My son’s first word was “Fish”, because I brought him to my classroom after school got out for the summer, and he was entranced with the fish tank. As a teacher, I was excited to spend more time with my family and relax over vacation, but I was also a new teacher and wanted to be as prepared as I could for the next year. I was organizing, prepping, brainstorming…..so much that my baby started talking to the classroom wildlife!
Here are some great resources for quick, easy improvements for next year. Ways to sprinkle in some literacy, inquiry, and fun without extending yourself too much or missing the point of summer vacation!
1. Stir in some Microfiction:
No matter what subject you teach, you can deepen understanding and connection through writing. Instead of any kind of overhaul, take a look over your successful plans from last year and add just a few writing activities from the following resources.
One of the most successful writing programs I used when teaching middle school writing was that of the 6 Word Story. After introducing them to the concept from (a filtered version of) the examples from Ernest Hemmingway’s famous challenge, I set them free to create as many as they wanted within different genres.
The boundary of “6 Words Only” encouraged reluctant writers and was deceptively simple. The low barrier to entry made it fun!
2. Watch a Webinar:
“And the Answer is: Using Trivia to Boost Nonfiction Reading” is a great webinar that you can access anytime, and use to engage your students in the kind of nonfiction reading that supplements and extends whichever subject you are diving into.
Additionally, check out Ed Web. Its full of free webinars for which you recieve a certificate. Topics for June include bullying, behavioral intervention, school climate surveys, array models for teaching multiplication & division, and ethics for school leaders.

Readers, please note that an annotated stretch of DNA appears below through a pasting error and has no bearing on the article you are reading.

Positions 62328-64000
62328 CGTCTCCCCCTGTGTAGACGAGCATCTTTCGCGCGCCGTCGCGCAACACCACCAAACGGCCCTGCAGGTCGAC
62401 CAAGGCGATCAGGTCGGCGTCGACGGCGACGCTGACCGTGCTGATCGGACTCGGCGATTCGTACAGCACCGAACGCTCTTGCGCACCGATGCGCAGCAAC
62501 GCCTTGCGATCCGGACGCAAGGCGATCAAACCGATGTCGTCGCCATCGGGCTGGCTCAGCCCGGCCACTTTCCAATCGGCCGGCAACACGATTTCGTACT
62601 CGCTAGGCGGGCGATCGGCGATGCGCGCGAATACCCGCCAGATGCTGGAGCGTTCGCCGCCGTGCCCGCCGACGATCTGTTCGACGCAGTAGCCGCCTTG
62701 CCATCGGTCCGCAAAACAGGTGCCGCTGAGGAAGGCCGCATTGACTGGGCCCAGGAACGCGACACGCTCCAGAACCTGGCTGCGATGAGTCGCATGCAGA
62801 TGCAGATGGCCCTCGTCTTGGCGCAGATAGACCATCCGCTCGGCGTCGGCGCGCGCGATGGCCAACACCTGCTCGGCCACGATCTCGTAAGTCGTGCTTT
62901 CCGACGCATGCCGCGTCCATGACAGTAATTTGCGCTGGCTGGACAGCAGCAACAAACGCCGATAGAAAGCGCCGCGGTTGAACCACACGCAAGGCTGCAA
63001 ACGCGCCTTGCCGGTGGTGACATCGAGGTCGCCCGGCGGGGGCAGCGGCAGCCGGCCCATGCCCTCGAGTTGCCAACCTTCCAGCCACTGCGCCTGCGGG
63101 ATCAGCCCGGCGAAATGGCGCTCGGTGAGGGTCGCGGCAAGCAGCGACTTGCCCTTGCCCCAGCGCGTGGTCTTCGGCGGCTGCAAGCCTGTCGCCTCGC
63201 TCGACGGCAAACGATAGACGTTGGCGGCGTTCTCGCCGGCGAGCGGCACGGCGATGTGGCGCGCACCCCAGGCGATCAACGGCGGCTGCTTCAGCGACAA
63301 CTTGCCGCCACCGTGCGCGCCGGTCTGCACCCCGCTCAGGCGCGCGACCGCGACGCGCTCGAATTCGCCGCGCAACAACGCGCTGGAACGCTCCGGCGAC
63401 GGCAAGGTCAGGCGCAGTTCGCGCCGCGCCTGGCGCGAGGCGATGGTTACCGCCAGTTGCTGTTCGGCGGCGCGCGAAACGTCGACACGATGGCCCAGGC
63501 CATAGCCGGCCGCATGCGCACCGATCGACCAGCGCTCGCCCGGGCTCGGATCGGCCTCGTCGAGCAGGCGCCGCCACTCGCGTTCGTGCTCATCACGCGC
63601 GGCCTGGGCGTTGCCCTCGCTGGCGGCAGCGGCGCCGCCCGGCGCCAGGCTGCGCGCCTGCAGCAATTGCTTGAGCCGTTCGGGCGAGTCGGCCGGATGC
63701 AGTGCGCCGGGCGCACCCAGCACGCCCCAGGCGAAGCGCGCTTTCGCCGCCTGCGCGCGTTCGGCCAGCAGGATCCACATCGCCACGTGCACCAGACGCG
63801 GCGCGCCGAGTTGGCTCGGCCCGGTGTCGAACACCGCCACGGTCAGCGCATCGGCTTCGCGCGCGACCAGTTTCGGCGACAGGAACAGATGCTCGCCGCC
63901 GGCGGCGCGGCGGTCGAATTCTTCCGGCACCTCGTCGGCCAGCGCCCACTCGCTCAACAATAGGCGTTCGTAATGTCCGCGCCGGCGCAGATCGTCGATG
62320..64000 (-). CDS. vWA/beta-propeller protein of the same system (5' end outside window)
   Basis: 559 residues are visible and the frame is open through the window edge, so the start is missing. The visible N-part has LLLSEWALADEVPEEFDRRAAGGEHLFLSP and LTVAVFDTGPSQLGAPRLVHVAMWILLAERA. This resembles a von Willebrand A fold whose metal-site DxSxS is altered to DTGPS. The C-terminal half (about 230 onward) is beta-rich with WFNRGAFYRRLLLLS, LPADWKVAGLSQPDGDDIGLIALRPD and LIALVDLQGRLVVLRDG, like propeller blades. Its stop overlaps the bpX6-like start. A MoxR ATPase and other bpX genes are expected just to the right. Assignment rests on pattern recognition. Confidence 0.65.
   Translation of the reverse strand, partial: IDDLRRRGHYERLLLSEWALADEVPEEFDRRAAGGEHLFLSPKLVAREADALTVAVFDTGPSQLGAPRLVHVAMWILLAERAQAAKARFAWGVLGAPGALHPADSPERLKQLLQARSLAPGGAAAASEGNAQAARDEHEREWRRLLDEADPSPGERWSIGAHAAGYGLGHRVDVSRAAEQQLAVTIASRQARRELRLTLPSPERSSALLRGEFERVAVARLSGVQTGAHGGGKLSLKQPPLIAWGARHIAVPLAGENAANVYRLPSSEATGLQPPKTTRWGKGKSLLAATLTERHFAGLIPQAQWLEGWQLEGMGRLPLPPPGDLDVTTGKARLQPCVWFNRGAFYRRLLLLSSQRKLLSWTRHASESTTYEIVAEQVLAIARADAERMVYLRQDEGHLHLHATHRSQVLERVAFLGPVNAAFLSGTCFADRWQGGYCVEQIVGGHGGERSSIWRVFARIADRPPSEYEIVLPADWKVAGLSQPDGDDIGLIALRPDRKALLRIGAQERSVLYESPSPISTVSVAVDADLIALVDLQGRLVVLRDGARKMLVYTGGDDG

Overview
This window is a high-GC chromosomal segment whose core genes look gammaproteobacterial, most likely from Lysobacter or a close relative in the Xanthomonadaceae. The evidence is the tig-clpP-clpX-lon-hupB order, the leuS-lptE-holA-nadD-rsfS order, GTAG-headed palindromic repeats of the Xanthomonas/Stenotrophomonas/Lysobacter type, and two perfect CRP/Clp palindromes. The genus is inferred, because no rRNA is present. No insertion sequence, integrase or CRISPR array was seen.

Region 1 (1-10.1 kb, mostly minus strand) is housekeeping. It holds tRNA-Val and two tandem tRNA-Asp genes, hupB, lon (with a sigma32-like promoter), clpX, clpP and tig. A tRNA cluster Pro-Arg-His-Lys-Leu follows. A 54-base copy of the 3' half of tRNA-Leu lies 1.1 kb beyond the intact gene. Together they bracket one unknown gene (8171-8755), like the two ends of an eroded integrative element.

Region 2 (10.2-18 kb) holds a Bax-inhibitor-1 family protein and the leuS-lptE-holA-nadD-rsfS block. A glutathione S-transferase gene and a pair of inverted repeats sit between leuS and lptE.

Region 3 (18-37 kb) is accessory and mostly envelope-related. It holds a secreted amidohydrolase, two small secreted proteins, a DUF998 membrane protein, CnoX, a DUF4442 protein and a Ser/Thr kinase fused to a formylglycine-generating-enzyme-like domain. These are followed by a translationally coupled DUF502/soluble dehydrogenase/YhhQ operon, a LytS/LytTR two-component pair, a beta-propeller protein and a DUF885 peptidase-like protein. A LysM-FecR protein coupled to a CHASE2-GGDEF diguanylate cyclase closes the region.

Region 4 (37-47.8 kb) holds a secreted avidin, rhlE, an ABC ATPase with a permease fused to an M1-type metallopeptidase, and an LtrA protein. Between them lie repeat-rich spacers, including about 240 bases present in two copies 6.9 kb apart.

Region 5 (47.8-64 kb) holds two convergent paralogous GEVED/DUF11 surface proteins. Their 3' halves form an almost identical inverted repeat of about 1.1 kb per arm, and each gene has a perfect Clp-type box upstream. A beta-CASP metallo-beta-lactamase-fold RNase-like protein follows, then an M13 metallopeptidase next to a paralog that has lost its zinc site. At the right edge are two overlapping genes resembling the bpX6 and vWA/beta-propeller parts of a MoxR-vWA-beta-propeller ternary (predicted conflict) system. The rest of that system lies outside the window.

3. Browse some Blog Posts:
Here at Big Universe Blog, educators from all over the country and all areas of expertise contribute their knowledge in fast & fresh wasy. Here are some of my favorite posts this past year, which you can put to use in your classroom right away!
“Get math involved by having students calculate the area, radius, circumference or perimeter [for donuts that are not round]. Weigh the donuts to see how much fillings and toppings affect the donut’s overall weight. Use these measurements to come up with the “perfect” donut, using the average size, weight, circumference, and volume to describe its attributes. Compare the weight of donuts to similar breakfast items like bagels, muffins, and English muffins. Another cool idea? Have students learn how to follow directions, use fractions and proportions, and experiment with the chemistry of the cooking process with making their own donuts.”
“According to Andrés, who authored Self-esteem in the Classroom or the Metamorphosis of Butterflies in Affect in Language Learning, “…although parents hold the key to children’s self-esteem, teachers hold a spare one…”
Self-esteem is based on children feeling the following Five senses internally, and strongly centered within – – (S.I.B.P.P.)
- Security – feeling safe and not threatened.
- Identity – knowing who you are.
- Belonging – feeling part of your community.
- Purpose – having reasons for doing things.
- Personal Competence – having a belief in your ability to do things.”
“Her life symbolizes courage, endurance, and dedication to achieving what seemed to be the impossible. She authored several children’s books, created programs to inspire girls to enter STEM-based careers, and taught as a professor, making a significant impact in the lives she touched……Study other women who were firsts, such as Mae Jemison (first Black American female astronaut), Victoria Woodhull (first woman to run for president in the US), and the Honorable Judge Sonia Sotomayor (first Hispanic American woman to be appointed in the Supreme Court), How are their stories similar? What can you learn from their lives?”
How else do you like to prep for the next school year while enjoying your break? What resources help you on your way?